On March 25, 1911, a pleasant springtime afternoon, a fire broke out in a garment factory near Washington Square in New York City's Greenwich Village. Within minutes, the entire eighth floor of the ten-story tower was full of flames. Onlookers, drawn by the column of smoke and the clamor of converging fire wagons, watched helplessly and in horror as dozens of workers screamed from the ninth-floor windows. They were trapped by flames, a collapsed fire escape and a locked door. Firefighters frantically cranked a rescue ladder, which rose slowly skyward—then stopped at the sixth floor, fully extended. Pressed by the advancing blaze, workers began leaping and tumbling to their deaths on the sidewalk. Other workers perished in the flames, still others plunged into an open elevator shaft, while behind the factory two dozen fell from the flimsy fire escape. In all, 146 workers, most of them immigrant young women and girls, perished in the Triangle Shirtwaist Factory fire. For 90 years it stood as New York's deadliest workplace disaster.
This story—and the fire's impact on the politics of New York and the nation—took hold of me in the early 1990s. I had moved to the Village as a reporter for the Miami Herald, and one day, while exploring the neighborhood, I was surprised to find the factory tower still standing at the corner of Washington Place and Greene Street. In the years that followed, I often passed that corner and always paused to look up at those ninth-floor windows.
My curiosity led me to a spare and forceful book, The Triangle Fire. Written by a labor organizer named Leon Stein and published in 1962, the book was both harrowing and somewhat frustrating. Stein had interviewed dozens of survivors, tracked down a number of original records and rendered the story in taut prose. But many of the questions that most interested me were taken for granted by Stein, who spent his career in the New York garment industry, a world stamped by the Triangle tragedy. I was hungry for more about the context and characters surrounding this event, which influenced such momentous figures as the progressive New York governor Alfred E. Smith, the New Deal architect Senator Robert F. Wagner and the pioneering Secretary of Labor Frances Perkins. But no full-length study of the fire and its impact on politics had been written in the decades after Stein's book.
So I proposed to write my own.
How rash! But my folly dawned on me slowly—and only after I had blown a substantial stack of my publisher’s advance on diapers, formula and preschool tuition. I discovered that virtually all the key documents concerning the Triangle fire had been lost or destroyed. Records of the fire marshal’s investigation: long gone. Files of the coroner's special jury: vanished.
Worst of all, I couldn't find the official transcript of the trial of Isaac Harris and Max Blanck, the Triangle factory owners, who had been charged with manslaughter on the theory that their negligence caused the workers' deaths. Their three-week trial in December 1911 collected sworn testimony from more than 150 witnesses who were questioned while details of the disaster were still relatively fresh in their minds. Dozens of survivors, including Harris and Blanck themselves, recounted their narrow escapes, while firefighters, police officers and building engineers added details of the factory layout and the fire's awful progress. No other document could take me closer to that factory in the moments before and after the fire erupted.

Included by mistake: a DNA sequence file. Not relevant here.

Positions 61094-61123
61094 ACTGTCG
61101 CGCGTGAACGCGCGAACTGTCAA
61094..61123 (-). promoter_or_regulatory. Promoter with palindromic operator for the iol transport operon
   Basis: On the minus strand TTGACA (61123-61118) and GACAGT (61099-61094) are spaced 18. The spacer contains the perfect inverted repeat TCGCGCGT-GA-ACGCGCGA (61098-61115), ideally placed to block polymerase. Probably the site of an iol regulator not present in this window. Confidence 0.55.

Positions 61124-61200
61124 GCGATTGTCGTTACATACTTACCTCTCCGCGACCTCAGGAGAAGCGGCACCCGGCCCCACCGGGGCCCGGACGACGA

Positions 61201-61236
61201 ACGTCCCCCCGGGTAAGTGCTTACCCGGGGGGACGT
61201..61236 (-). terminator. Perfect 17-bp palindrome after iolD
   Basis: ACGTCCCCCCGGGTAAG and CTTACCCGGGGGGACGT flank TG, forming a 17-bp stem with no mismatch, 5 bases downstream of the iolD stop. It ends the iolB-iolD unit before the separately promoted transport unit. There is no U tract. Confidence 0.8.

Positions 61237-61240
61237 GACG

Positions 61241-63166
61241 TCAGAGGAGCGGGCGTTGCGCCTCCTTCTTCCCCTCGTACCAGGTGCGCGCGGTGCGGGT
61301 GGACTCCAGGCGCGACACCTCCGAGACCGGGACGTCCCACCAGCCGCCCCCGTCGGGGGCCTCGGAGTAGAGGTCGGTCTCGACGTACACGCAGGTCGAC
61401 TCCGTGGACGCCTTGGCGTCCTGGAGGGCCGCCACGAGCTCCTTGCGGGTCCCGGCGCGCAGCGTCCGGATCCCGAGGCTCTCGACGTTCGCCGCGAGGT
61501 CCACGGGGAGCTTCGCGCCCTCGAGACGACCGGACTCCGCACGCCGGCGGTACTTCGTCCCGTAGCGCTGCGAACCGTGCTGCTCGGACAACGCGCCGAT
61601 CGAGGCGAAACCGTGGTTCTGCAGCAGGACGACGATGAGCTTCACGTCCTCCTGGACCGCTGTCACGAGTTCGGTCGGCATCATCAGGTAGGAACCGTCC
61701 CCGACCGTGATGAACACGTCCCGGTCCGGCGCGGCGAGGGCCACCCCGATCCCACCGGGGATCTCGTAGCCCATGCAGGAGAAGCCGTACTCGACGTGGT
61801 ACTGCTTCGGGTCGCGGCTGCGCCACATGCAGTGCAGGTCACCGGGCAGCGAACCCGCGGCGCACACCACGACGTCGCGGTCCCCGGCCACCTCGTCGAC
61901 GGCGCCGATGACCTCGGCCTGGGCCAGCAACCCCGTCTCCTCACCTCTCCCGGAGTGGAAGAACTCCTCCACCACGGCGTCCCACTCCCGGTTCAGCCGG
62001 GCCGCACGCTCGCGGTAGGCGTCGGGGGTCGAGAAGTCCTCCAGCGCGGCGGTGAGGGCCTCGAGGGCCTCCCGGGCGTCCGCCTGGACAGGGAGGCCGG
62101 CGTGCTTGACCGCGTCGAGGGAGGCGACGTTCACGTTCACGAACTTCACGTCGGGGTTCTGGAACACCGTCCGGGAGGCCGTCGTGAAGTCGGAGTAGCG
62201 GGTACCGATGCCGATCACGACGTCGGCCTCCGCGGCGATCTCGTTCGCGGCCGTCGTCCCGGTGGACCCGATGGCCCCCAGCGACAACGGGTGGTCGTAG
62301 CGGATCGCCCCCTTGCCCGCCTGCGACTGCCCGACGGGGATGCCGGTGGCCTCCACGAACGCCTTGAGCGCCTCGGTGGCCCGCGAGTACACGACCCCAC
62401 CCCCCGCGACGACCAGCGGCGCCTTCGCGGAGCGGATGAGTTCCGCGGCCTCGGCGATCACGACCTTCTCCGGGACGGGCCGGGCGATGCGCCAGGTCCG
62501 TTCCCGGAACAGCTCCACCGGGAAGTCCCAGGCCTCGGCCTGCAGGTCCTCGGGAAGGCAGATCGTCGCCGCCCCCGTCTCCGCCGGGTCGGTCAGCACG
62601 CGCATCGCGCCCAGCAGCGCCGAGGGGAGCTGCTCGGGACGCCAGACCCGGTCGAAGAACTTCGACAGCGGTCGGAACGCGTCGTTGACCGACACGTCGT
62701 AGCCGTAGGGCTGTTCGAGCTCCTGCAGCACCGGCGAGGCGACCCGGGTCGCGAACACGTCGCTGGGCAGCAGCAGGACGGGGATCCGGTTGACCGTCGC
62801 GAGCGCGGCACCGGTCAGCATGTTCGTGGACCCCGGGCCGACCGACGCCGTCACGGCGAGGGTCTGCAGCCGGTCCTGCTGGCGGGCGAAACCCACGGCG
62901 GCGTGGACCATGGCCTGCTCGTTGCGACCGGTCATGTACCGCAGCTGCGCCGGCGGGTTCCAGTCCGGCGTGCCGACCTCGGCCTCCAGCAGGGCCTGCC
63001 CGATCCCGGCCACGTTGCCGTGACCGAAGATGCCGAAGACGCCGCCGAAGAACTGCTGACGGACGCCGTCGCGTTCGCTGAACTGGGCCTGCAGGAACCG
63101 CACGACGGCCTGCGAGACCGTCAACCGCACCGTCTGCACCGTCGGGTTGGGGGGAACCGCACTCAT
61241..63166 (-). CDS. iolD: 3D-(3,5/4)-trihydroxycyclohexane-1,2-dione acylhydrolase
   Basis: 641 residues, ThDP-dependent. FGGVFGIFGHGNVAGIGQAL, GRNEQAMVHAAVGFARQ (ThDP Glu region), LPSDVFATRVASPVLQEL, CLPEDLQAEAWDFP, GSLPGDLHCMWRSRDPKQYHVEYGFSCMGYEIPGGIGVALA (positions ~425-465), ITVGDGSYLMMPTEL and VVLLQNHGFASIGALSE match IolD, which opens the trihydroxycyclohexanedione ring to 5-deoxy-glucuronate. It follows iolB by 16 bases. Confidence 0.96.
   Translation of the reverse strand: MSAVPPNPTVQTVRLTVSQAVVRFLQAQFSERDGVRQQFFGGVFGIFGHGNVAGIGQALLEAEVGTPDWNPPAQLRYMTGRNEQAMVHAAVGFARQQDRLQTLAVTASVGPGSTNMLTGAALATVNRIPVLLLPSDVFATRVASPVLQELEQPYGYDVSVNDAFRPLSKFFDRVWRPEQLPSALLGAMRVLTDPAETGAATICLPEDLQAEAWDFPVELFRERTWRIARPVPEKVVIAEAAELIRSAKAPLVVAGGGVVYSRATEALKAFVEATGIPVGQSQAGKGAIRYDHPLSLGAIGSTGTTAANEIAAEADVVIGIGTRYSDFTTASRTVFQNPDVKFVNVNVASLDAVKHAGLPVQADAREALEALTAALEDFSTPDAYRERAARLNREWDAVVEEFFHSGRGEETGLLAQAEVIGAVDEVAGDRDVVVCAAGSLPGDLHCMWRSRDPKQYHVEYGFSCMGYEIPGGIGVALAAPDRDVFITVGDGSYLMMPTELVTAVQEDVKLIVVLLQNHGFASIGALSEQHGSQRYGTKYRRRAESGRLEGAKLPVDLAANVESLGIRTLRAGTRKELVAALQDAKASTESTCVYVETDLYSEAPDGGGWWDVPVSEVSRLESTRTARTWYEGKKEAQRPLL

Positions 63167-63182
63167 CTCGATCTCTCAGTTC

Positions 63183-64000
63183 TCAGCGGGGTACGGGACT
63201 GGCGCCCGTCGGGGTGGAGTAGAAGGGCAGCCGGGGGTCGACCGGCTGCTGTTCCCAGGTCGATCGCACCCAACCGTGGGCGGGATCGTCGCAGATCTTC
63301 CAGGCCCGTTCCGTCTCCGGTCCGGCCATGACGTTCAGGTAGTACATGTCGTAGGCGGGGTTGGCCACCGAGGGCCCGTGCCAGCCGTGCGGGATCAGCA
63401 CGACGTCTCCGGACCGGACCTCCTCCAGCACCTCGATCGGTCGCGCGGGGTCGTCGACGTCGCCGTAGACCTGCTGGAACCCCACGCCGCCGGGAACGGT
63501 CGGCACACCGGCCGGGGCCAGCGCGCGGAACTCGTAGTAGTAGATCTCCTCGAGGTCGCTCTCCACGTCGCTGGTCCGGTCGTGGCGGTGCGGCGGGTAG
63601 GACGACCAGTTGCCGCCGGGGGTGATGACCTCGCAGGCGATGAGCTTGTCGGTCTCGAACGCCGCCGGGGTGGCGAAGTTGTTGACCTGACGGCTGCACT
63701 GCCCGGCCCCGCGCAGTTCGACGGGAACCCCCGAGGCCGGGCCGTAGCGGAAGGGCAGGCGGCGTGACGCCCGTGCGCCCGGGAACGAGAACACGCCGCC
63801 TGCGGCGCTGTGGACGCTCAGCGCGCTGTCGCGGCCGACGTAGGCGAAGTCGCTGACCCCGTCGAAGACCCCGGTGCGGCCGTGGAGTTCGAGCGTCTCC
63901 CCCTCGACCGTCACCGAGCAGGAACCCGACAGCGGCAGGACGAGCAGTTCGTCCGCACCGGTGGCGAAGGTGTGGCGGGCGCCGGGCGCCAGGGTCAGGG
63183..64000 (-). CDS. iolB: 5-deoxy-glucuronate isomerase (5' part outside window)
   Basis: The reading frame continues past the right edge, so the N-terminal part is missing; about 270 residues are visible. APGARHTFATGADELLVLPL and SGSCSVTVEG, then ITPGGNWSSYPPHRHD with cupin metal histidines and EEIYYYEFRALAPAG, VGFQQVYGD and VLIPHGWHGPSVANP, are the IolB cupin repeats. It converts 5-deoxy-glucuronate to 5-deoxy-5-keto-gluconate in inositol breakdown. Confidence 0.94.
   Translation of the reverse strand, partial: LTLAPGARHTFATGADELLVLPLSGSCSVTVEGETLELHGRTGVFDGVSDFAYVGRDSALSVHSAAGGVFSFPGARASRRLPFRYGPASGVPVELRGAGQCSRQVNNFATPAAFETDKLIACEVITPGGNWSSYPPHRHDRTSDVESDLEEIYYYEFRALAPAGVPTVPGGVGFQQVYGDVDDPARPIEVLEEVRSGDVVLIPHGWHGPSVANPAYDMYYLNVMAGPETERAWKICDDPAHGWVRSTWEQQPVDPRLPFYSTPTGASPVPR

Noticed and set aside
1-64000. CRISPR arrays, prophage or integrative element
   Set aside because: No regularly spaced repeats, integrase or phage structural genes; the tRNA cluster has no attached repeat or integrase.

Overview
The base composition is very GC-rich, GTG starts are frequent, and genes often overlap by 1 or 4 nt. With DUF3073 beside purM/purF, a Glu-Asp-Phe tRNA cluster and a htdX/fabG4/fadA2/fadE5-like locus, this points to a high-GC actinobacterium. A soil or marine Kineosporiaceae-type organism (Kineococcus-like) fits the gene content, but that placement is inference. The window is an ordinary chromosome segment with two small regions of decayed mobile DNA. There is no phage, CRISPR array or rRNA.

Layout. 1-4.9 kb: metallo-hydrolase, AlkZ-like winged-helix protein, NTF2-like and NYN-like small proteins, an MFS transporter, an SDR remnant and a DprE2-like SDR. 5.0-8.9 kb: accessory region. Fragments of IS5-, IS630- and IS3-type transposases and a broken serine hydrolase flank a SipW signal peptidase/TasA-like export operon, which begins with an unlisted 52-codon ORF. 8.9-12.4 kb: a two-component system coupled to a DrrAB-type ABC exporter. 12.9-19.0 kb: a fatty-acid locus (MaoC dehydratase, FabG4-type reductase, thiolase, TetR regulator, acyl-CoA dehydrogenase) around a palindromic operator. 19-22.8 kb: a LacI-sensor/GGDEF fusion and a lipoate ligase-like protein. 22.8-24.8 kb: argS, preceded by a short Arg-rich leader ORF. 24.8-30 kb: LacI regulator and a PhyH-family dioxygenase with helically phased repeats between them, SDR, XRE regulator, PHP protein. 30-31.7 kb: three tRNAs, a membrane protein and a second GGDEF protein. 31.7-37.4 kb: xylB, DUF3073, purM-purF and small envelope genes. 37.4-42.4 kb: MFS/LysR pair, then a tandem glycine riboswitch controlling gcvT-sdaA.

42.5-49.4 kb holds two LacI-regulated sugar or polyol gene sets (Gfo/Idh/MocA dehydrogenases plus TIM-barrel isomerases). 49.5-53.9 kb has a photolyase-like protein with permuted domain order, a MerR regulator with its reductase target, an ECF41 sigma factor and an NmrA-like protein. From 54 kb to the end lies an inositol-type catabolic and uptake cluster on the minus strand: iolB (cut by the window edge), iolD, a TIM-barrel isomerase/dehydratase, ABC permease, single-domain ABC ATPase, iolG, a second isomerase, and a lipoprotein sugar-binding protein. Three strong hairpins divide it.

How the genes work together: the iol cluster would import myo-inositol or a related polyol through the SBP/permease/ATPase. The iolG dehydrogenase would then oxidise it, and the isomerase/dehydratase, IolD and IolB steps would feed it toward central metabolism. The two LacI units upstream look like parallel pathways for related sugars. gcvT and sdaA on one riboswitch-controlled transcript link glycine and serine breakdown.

I knew that a transcript had been prepared, because Stein had used it in his research: his notes were part of the labor history archive at the Kheel Center at Cornell University. Yet when I contacted the New York City archives, I was told that, well, the transcript—all 2,000-plus pages—seemed to have been lost. It apparently vanished, wouldn't you know, during a project to preserve historic documents. Sometime around 1970, an archives official explained, New York's John Jay College of Criminal Justice received a grant to transfer important court records to microfilm. Somewhere between the courthouse and the college, the Triangle record was lost forever.
Still, I figured there must be other copies, prepared for the prosecutor or the defense attorney. I inquired at other New York colleges and universities, at the New York Public Library, at various city museums and state archives. Coming up empty, I turned to the multitude of daily newspapers from 1911. Surely the sensational trial of Harris and Blanck must have been covered extensively, in front-page stories full of colorful details and verbatim testimony.
Nope. My heart sank as I fed rolls of microfilm into reading machines at the Library of Congress (having moved to Washington as a reporter for the Washington Post). There was next to nothing in the New York World, the American, the Herald, the Times, the Tribune, the Post. Only the most dramatic testimony and the verdict—not guilty—registered more than a few paragraphs stashed in the back pages.
My frustration turned to panic. Samuel Johnson famously declared that "no man but a blockhead ever wrote, except for money," and I have never been wealthy enough to test his theory. The money I had taken was now gone, even as the bills continued to arrive. I began to lose hope that I could actually make a book from the scraps and remnants I had been compiling.